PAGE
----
I have written before about Douglass Crockwell’s strange double life as avant-garde film maker and mainstream commercial illustrator. The fact of his personally driven cinematic activities throws an odd light on his illustrations, tempting us to look for hidden depths below the always perfectly finished surfaces. Every tilt of the head or furrowed brow, a clenched fist or tension in the shoulders, an outstretched hand, a vacancy of expression – it easily tempts us to conclude that the surface contentment is an illusion and deep unresolved emotional conflicts simmer below. This may be no more than wishful thinking, guided by an erroneous assumption that an interest in experimental film would be incompatible with accepting a middle class status quo. Perhaps Crockwell was perfectly adapted to his dual existence and had no difficulty pursuing two totally unrelated projects. Perhaps his illustration work was a way to subsidise the unremunerative film work. What can be said with some certainty is that the subtle articulation of light and shade through pictorial space betrays the presence of a cinematographic eye when it comes to illustration.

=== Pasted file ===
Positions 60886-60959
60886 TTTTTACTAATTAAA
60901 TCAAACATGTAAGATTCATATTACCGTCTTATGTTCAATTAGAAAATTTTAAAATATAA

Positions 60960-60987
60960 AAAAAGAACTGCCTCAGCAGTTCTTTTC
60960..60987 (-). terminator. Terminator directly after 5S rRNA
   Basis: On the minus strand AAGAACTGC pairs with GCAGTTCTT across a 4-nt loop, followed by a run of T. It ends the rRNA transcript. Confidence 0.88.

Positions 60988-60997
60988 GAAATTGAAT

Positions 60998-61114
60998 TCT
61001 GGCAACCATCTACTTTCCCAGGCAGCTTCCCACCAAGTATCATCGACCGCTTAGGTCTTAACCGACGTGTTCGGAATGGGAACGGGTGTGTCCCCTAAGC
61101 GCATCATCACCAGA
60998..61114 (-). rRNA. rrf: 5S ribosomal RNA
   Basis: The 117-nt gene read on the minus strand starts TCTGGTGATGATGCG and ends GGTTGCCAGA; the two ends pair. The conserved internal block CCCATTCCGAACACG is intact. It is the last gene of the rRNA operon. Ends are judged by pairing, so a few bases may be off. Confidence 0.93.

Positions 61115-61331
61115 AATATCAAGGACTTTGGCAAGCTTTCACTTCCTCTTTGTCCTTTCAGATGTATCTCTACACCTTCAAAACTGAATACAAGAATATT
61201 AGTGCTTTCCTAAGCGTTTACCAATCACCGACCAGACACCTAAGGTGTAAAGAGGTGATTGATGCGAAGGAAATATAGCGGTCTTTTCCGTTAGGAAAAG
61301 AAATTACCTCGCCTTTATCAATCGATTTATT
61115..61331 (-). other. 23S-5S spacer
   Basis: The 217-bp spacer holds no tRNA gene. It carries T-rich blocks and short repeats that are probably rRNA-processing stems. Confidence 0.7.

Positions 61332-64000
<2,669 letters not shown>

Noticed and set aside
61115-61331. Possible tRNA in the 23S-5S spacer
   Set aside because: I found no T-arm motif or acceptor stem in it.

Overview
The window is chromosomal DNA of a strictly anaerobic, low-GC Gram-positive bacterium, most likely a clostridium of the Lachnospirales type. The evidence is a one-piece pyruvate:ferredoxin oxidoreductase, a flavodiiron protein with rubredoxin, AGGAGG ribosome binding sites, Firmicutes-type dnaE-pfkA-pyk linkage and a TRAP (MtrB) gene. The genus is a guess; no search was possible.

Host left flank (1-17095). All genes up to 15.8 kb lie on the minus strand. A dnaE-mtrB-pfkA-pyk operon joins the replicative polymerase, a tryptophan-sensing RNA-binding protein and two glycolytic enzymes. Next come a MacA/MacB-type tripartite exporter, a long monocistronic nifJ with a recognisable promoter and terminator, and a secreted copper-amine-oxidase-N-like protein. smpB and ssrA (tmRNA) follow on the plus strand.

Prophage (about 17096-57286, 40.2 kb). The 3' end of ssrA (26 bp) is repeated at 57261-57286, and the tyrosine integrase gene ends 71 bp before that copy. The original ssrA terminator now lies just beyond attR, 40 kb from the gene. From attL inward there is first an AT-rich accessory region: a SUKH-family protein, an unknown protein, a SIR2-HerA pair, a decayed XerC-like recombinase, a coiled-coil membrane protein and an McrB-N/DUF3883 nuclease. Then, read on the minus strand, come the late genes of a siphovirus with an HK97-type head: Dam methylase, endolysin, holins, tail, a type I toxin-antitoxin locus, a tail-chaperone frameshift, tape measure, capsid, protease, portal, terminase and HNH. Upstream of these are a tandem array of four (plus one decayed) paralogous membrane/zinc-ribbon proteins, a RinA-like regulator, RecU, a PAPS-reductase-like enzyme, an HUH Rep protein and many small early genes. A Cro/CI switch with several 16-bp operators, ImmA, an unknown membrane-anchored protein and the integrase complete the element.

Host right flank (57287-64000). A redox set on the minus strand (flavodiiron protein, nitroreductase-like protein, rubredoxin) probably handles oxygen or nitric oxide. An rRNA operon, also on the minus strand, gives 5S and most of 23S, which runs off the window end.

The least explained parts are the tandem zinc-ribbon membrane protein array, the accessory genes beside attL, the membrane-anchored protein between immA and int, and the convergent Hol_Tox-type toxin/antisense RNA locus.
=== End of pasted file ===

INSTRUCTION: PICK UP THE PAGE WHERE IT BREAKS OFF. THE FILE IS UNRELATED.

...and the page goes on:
This selection with one exception is drawn from the extended series of over a hundred illustrations commissioned for the Beer Belongs campaign that ran in American magazines during the mid-1950s. The aim was to lift the consumption of beer out of the blue collar gulag and reposition it as the first choice of the educated, materially successful middle class. The air of studied informality under pressure and alcohol induced jocosity supplies more than a few unintentionally comic images. Taken together they offer a remarkable survey of mid-century affluence – there’s a great selection to be seen on Robin Benson’s Past Print blog. The definitive guide to Crockwell’s excellence is to be found at the Alphabet of Illustrators. Final thought – Rockwell or Crockwell? It’s Crockwell for me; he may have the occasional wobble into sentiment but he never takes us to the maudlin extremes that Rockwell routinely inhabits. The Crockwell composition has a spatial complexity and ingenuity that Rockwell never even aspired to. Crockwell made inspired colour choices to create mood or sometimes subvert it while Rockwell simply coloured in his modest tableaux. Rockwell’s triumph was to ingratiate his way into the American Pantheon with prodigious quantities of flattery and treacly charm. It may be that Crockwell has the last laugh – the elderly moneybags in the first illustration has more than a passing resemblance to the great curator of the American Dream and just may be a sly reference to Rockwell’s formidable earning power.